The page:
A Colorado lawmaker apologized Thursday for leaving a firearm unattended in a bathroom at the state Capitol this week.

Republican state Rep. Don Wilson left a loaded 9 mm Glock handgun on a shelf in a single occupancy bathroom on Tuesday around 9 p.m. local time, Colorado State Patrol said in a news release. The Capitol was closed to the public at 7 p.m. that evening.

State Patrol officials said that surveillance video showed the gun was left unattended for about 20 minutes before it was found by janitorial staff and safely stored. Wilson contacted state troopers about an hour later, and they returned the gun to him.

“I want to be clear that I take full and complete accountability for the incident. I made a mistake and am very sorry,” Wilson said in a statement Thursday. “I take firearm safety very seriously. This is a humbling experience and I will reaffirm my commitment to responsible handling procedures.”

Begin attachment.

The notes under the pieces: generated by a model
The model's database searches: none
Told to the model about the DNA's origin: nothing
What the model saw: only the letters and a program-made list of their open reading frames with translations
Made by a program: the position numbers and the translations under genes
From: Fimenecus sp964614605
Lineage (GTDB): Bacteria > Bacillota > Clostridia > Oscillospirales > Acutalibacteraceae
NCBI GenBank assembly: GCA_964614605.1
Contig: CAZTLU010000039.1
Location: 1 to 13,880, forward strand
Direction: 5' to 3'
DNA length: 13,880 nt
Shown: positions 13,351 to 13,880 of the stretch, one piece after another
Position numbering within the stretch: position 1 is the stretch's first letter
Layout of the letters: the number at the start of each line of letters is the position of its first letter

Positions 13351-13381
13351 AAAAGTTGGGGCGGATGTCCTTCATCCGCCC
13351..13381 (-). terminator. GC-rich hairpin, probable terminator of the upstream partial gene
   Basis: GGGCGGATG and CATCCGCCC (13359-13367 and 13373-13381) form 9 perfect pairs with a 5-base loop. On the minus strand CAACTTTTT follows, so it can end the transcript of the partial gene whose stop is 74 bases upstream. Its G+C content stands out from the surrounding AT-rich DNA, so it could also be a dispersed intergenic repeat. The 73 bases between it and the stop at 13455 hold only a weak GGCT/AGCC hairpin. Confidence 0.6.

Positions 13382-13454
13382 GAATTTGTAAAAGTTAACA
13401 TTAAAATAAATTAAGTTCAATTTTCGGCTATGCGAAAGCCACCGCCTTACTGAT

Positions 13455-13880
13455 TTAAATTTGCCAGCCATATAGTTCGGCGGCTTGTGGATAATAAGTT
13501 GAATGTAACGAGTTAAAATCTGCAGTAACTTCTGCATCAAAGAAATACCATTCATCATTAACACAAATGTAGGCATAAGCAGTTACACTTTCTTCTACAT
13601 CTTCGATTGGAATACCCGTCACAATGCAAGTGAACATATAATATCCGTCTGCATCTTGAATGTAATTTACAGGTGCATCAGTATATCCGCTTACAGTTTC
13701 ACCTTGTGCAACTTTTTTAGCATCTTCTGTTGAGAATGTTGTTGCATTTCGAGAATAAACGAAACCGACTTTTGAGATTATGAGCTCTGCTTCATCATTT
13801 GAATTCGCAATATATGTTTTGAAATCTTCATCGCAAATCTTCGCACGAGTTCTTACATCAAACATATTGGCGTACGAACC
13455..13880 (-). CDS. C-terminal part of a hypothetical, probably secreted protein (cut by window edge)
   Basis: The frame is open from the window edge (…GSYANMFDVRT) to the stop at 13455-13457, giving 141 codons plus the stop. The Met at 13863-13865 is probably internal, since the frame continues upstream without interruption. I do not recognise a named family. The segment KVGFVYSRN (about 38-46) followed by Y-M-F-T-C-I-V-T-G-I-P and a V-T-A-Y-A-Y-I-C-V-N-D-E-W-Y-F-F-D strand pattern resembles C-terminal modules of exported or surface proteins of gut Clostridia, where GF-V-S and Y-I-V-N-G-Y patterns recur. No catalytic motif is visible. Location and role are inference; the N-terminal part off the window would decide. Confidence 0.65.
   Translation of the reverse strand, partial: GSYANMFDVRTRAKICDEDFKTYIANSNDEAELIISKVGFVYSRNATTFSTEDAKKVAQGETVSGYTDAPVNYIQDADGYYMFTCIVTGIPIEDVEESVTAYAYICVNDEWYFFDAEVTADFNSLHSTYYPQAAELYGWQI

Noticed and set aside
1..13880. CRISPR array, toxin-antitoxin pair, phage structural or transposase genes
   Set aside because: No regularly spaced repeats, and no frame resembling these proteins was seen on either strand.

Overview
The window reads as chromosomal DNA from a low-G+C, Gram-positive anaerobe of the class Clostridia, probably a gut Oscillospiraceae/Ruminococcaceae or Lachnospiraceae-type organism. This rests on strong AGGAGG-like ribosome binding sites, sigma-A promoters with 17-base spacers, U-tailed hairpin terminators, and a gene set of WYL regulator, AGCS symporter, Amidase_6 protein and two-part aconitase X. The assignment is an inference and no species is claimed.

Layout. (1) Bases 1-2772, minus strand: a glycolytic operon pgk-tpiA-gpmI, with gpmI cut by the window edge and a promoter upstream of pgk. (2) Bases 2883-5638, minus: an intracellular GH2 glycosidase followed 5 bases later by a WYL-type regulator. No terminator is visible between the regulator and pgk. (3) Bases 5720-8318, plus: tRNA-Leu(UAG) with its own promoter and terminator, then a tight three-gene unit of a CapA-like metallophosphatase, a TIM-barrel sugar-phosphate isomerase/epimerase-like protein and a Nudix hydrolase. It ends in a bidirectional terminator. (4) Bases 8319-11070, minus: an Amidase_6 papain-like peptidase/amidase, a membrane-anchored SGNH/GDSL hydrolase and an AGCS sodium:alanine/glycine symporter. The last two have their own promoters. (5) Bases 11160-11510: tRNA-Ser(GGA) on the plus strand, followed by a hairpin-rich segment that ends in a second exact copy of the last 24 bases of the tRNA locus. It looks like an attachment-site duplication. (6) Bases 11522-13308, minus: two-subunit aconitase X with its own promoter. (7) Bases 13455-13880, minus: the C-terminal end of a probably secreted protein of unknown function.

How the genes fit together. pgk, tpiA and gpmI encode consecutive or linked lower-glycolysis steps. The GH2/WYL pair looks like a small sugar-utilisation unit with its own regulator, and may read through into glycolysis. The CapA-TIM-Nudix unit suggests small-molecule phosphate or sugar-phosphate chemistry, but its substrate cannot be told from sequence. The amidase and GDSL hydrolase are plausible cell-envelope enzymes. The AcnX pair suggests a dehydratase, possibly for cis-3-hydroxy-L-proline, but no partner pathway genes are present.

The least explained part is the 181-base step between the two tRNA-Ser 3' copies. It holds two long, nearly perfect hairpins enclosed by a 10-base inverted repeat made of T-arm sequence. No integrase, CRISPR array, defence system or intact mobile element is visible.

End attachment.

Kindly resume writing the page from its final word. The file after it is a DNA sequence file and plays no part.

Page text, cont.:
Colorado State Police said that following an investigation it was determined that Wilson had not violated any state laws.

“Individuals with Capitol credentials and access are permitted to carry a firearm inside the secure areas in compliance with Colorado gun laws,” state police said.

Democratic House Speaker Julie McCluskie, admonished Wilson, saying in a statement “this incident created a dangerous situation.”

She added that Democrats are pursuing legislation to prohibit carrying firearms in the Capitol.

A measure that would prohibit firearms in sensitive spaces, including certain government buildings, was introduced in February.

Senate President Steve Fenberg, a Democrat who supports the measure, said, “A Republican lawmaker recklessly leaving a loaded gun in a public bathroom only demonstrates the very need for gun safety policies like the ones Democrats are fighting for.”

Similar efforts have fallen short in Congress.

The House Natural Resources Committee last year rejected a Democratic amendment to ban firearms from the committee’s hearing room after the Republican-controlled Rules Committee removed a provision put in place by Democrats that had barred firearms in committees and hearing rooms.

The incident on Tuesday was not the first time a gun was mishandled in the Colorado state Capitol.

State Rep. Richard Holtorf, who is running for Congress in the 4th Congressional District, dropped his gun outside the House chamber while headed to a vote in 2022, the Denver Post reported.

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